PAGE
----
• Auggie’s Friendships. Jack Will was put up to befriending Auggie, but he realizes what Auggie really offers as a friend, and it becomes real. They are like PB&J. Summer is the first person at Beecher Prep who willingly approaches Auggie. Their friendship starts over something silly – the fact that they both have summer names.
  • The Bully. Julian is one of those kids who has mastered the art of deception. He is sugar and sweet and the most absolutely amazing young boy to the faces of adults, but the moment there are none around he is the nasty slithering snake in the grass. Julian’s parents have some prominence, with his mother being on the school board, and she tries to use her power to influence some decisions regarding Auggie. Julian himself tries to get the entire fifth grade to ostracize Auggie, but things don’t always go according to plan.
  • The Universal Truth. This is a book that everyone should read in their lifetime. I think it should be mandatory for 5th grade students, because they will be facing what Auggie and Via face as they proceed to middle school. The things that each of the characters shared during their chapters were so intimate. Palacio shares such a powerful message with this story:  choose kindness, always. There are so many wonderful lessons about life that Auggie and his friends show readers.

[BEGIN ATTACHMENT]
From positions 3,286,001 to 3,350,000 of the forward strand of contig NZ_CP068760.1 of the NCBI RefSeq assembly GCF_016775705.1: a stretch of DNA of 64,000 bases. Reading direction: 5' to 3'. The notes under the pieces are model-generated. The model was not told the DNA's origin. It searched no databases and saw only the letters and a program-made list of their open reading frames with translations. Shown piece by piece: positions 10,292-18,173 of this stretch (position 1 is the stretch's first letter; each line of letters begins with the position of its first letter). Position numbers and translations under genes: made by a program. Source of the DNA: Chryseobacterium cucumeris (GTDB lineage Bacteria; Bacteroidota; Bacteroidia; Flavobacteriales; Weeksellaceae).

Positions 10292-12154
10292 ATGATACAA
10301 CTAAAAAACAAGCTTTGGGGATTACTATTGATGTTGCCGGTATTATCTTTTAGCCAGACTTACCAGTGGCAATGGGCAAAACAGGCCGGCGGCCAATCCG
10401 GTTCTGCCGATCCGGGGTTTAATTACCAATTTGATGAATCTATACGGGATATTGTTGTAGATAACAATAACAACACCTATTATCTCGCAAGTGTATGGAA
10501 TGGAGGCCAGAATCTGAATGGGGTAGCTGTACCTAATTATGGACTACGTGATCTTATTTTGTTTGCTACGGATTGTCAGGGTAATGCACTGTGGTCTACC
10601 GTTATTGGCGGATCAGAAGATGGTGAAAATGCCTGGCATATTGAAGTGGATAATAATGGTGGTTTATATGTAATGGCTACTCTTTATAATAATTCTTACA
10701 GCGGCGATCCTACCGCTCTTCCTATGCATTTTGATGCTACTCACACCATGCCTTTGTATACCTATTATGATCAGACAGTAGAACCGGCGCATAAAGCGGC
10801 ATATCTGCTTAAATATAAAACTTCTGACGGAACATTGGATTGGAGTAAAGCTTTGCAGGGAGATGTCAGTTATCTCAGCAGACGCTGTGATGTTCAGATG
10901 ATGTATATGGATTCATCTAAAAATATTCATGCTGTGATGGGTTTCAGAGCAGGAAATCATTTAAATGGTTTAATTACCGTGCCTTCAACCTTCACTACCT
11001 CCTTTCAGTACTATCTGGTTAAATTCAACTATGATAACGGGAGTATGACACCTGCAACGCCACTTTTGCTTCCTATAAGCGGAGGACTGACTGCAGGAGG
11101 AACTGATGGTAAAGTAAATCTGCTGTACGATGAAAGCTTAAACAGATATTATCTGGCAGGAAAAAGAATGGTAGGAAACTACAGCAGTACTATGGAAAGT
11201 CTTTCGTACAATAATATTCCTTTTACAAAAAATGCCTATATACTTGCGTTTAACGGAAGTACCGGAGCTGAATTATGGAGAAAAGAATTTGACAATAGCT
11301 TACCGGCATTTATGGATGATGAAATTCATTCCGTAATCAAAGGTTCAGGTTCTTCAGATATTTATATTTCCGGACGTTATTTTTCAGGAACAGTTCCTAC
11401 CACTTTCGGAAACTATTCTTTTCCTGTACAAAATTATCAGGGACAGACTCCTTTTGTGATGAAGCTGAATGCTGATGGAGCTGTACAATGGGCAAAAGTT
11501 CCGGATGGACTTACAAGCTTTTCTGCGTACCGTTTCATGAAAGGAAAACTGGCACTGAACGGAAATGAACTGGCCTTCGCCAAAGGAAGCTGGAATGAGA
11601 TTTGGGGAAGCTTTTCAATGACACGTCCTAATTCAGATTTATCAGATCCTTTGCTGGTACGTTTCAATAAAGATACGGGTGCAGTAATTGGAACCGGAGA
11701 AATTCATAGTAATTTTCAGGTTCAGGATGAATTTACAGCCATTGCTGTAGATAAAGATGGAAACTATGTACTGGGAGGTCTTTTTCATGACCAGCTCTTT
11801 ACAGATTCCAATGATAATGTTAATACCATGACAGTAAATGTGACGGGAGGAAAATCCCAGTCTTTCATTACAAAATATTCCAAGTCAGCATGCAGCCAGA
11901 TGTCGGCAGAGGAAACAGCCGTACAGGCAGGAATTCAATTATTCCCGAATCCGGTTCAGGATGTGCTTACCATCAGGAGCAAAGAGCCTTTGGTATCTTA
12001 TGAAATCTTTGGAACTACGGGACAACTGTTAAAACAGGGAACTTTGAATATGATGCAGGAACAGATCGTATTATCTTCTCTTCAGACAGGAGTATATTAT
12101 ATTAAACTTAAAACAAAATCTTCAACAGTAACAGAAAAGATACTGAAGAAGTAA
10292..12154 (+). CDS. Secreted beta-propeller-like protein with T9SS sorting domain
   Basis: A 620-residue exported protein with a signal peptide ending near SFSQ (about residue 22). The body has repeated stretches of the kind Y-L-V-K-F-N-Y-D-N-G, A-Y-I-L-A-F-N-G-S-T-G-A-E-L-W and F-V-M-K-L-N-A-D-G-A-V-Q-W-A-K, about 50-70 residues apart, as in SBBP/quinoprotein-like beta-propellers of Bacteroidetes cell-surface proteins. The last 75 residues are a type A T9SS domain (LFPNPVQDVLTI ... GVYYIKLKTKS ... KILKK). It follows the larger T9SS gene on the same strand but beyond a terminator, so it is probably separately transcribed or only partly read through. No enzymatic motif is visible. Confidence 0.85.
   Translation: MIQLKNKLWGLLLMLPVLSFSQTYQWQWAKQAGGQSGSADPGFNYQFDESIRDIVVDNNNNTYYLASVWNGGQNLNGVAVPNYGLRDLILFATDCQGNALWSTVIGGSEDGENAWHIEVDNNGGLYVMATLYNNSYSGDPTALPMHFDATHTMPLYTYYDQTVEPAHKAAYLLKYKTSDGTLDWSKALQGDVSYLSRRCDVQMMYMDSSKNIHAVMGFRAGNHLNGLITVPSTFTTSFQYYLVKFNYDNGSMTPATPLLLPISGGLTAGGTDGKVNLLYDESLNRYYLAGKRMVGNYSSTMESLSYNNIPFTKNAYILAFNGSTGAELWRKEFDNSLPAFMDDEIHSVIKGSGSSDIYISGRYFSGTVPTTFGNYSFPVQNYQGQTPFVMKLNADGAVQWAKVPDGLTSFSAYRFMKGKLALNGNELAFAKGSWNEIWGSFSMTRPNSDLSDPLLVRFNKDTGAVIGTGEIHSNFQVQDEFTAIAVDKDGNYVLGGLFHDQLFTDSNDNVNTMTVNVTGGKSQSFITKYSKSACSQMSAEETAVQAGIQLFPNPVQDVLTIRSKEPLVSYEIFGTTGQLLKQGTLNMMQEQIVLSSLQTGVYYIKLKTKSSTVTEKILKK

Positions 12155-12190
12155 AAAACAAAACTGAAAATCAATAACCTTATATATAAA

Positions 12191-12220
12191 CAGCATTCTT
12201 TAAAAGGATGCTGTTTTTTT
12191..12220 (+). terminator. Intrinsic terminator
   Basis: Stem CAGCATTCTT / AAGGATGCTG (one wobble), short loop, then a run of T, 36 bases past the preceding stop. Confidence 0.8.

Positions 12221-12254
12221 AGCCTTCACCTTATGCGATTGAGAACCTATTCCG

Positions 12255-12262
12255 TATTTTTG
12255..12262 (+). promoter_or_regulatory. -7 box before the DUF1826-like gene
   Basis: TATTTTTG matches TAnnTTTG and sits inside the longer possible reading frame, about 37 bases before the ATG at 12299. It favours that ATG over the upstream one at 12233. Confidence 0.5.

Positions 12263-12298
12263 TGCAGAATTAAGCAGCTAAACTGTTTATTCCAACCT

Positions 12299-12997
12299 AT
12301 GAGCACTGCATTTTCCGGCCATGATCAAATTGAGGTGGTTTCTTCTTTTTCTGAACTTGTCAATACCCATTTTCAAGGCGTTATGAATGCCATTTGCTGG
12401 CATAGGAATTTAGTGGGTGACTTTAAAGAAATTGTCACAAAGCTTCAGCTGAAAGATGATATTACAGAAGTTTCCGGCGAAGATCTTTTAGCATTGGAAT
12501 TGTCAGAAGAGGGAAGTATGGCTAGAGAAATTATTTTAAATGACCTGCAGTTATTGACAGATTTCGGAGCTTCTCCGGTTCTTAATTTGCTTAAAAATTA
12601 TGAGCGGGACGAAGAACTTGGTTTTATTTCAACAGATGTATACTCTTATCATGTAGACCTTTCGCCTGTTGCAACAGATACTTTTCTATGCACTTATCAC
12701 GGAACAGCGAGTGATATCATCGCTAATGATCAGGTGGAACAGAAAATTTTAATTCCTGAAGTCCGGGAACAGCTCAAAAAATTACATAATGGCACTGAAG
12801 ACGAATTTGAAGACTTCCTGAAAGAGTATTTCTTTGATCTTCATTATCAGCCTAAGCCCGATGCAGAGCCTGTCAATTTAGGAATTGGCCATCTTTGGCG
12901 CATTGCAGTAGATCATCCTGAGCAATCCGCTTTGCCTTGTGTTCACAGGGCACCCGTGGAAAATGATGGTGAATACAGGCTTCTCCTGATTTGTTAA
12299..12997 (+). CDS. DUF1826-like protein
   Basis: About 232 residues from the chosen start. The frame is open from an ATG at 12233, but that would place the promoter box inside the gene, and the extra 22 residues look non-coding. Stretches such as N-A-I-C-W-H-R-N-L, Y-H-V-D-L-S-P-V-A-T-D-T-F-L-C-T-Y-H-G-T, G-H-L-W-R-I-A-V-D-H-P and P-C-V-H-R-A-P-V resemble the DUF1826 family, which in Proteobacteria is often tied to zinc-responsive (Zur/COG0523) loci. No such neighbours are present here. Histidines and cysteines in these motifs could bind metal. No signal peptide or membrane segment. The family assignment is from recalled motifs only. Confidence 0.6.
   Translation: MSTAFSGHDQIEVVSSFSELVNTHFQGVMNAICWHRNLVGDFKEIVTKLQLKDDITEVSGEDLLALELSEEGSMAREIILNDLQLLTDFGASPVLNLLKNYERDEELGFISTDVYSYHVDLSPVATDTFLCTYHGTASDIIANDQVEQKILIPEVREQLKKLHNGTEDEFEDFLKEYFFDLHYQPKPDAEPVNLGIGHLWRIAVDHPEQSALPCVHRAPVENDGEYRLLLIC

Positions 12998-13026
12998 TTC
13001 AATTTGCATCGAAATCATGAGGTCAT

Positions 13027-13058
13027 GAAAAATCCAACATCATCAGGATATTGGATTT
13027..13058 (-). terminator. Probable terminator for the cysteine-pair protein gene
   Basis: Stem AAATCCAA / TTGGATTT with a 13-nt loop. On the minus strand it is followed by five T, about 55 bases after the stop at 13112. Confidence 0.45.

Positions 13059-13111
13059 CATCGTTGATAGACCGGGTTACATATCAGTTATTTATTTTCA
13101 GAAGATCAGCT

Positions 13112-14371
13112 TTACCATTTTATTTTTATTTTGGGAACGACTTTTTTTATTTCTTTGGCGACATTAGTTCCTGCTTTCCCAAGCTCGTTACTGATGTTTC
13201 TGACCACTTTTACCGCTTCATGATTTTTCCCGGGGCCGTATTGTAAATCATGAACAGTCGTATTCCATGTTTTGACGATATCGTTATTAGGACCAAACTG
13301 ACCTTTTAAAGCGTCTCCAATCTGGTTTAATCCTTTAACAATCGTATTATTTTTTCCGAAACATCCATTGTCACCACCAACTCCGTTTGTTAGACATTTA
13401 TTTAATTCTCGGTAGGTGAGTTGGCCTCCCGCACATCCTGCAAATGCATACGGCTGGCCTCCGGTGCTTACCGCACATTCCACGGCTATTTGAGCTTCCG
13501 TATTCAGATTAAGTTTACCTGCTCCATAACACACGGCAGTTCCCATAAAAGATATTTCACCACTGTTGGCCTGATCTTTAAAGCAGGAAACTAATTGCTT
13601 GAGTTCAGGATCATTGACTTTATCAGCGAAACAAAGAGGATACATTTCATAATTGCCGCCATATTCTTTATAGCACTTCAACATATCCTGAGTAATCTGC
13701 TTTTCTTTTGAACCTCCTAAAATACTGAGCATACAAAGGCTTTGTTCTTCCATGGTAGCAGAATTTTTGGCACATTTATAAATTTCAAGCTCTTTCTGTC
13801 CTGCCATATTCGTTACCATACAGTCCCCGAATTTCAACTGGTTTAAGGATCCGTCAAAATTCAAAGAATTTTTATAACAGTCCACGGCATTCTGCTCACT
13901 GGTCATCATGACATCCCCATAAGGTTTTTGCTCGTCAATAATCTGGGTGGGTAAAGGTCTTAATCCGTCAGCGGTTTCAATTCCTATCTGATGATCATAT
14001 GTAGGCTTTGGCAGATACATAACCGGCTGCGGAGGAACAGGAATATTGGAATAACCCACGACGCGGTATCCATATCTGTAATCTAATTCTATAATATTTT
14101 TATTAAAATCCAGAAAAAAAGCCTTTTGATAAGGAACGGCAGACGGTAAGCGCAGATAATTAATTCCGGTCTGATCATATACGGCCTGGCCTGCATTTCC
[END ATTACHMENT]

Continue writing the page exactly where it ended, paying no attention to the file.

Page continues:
The Take-Away

I was laughing at many points, tearing up at others, boiling with anger at the injustice, and completely crying in certain spots. From beginning to end, I enjoyed everything about this book. I loved the side-characters who come to Auggie’s aid during the camp retreat. It shows that there is redemption in humanity.

Recommendation – Buy, Borrow or Skip? 

BUY IT. Buy it for yourself, your children, your siblings, your grandchildren, nieces/nephews, your neighbor. It is such an incredible story that everyone needs to hear.


About the Author

RJ PalacioR.J. Palacio lives in NYC with her husband, two sons, and two dogs. For more than twenty years, she was an art director and graphic designer, designing book jackets for other people while waiting for the perfect time in her life to start writing her own novel. But one day several years ago, a chance encounter with an extraordinary child in front of an ice cream store made R. J. realize that the perfect time to write that novel had finally come. Wonder is her first novel. She did not design the cover, but she sure does love it.